It was with visions of classic rock or blues that we left for Antone’s. When we got there, I was in for quite a shock—the headliner on Saturday night was a rapper!

‘’You’ve got to be jacking me,” I thought. “I hate rap.”

But I was there. So I put on my best Roman face and voila—Vini, Vidi, Vici. Let’s go.

I’m glad I did. When I got inside and found out the name of the headliner, I laughed out loud. The headliner was a guy who had the same name as Bimbo’s lead character in the book he is writing: it was Johnny Harlow, named after our very own Harlen Wilkerson. There I was: 60 miles north of Gonzales and in all of the gin joints in the world Johnny Harlow walked into mine. I found out the dude was from Louisville, and he had all the hipsters hip-hopping and bopping away.

Now folks, that is not my thing. Besides that, I was at least 30 years older than anyone else in that beer joint that evening.

But hey—I’m rapping with Johnny Harlow so let’s get into it. The only thing I knew how to do was yell out a couple of famous lines from Eminem’s movie, Eight Mile. The movie is based in Detroit, and I have seen it a few times.

There I was—an old man in a hip-hop joint with a dude named Johnny Harlow. All I could do was chant “Go Rabbit!” “Go Rabbit!” “Go Rabbit!” Everyone looked at me and then I really defiled myself by going “3-1-3!” “3-1-3!” “3-1-3!” (the area code of Detroit, Mich.)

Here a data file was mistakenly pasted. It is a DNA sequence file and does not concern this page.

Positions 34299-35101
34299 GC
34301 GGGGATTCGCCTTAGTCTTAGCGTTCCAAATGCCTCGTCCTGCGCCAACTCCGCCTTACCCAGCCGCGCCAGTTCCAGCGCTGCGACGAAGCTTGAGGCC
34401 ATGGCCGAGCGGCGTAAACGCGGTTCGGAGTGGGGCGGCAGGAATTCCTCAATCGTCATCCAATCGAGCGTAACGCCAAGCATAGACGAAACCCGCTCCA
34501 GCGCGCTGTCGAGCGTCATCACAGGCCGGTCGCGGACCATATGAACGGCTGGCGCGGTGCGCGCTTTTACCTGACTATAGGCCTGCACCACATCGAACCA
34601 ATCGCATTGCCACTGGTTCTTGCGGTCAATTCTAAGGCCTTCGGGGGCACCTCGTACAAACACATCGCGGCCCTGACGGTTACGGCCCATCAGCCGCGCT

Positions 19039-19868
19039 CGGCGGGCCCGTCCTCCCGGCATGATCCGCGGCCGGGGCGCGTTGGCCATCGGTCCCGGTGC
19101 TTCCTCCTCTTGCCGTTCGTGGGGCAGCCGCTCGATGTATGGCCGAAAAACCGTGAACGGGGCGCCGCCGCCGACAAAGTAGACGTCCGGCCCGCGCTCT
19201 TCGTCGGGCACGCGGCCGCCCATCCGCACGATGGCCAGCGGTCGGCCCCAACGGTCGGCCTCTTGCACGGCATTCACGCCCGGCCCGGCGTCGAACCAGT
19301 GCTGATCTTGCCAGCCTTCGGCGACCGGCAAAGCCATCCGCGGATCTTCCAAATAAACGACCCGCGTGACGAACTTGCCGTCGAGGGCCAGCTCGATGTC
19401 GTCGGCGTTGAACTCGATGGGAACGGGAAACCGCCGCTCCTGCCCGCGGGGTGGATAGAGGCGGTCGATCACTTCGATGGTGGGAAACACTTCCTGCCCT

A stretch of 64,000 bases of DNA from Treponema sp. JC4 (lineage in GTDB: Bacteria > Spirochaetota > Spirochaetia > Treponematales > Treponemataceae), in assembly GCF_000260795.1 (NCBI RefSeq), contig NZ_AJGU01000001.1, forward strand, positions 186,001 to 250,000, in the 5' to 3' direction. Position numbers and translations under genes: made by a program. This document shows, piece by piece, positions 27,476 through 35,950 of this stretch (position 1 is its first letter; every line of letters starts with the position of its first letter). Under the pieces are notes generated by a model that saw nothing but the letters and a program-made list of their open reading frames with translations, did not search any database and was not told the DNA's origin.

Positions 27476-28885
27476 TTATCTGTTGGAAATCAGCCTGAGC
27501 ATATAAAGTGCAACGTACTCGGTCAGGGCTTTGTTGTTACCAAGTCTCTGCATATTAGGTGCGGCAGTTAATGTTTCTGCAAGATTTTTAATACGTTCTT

All the youngsters, hip-hoppers and hipsters were looking at me like I had just escaped from the mental asylum. I felt the sting of their looks, and all I could meekly muster was “I’m from Michigan. You know, the movie Eight Mile!” They weren’t impressed. I was crushed. We Ubered home.

Sunday was a gorgeous Fall day in Austin, and the crowds were huge at the Long Center. We got there at 1 p.m. but had to walk almost two miles to find the end of the line waiting to get in. While walking to get in line I saw a family standing in line gouging themselves on pizza as they waited.

“What the heck is that all about?” I said to no one in particular. “You’re eating pizza before you get to go have unlimited quantities of the best barbecue from around the state of Texas. The apocalypse is upon us.” Everyone was laughing at these gluttons of punishment and suddenly I didn’t feel as out of place as I did the night before at Antone’s. “Go Rabbit!” I said to myself.

Well to make a long story short, we went in and sampled BBQ from Snows, Killens, Bodacious, Baker Boys, and a few other places. I was stuffed. I had had enough.

On the way back to Gonzales, I tried to process the weekend and everything that had taken place.

Snows had the best brisket I tasted, and Bodacious had a unique pineapple chipotle taste. But make no mistake: on this day in Austin, Baker Boys from Gonzales, Texas had by far the best turkey and the best giblet rice. People were raving about it.

I am proud for Wayne and his family. He represented Gonzales well and with dignity. He put us on the map. We can be proud of what he has accomplished by being recognized as one of the Top 50 in Texas. I can assure you people will come because Baker Boys is here. If you smoke it well, they will come.

Thanks Wayne and crew—it was great hanging with y’all. Let’s do it again next year.

I promise you I will not yell “Go Rabbit!” ever again.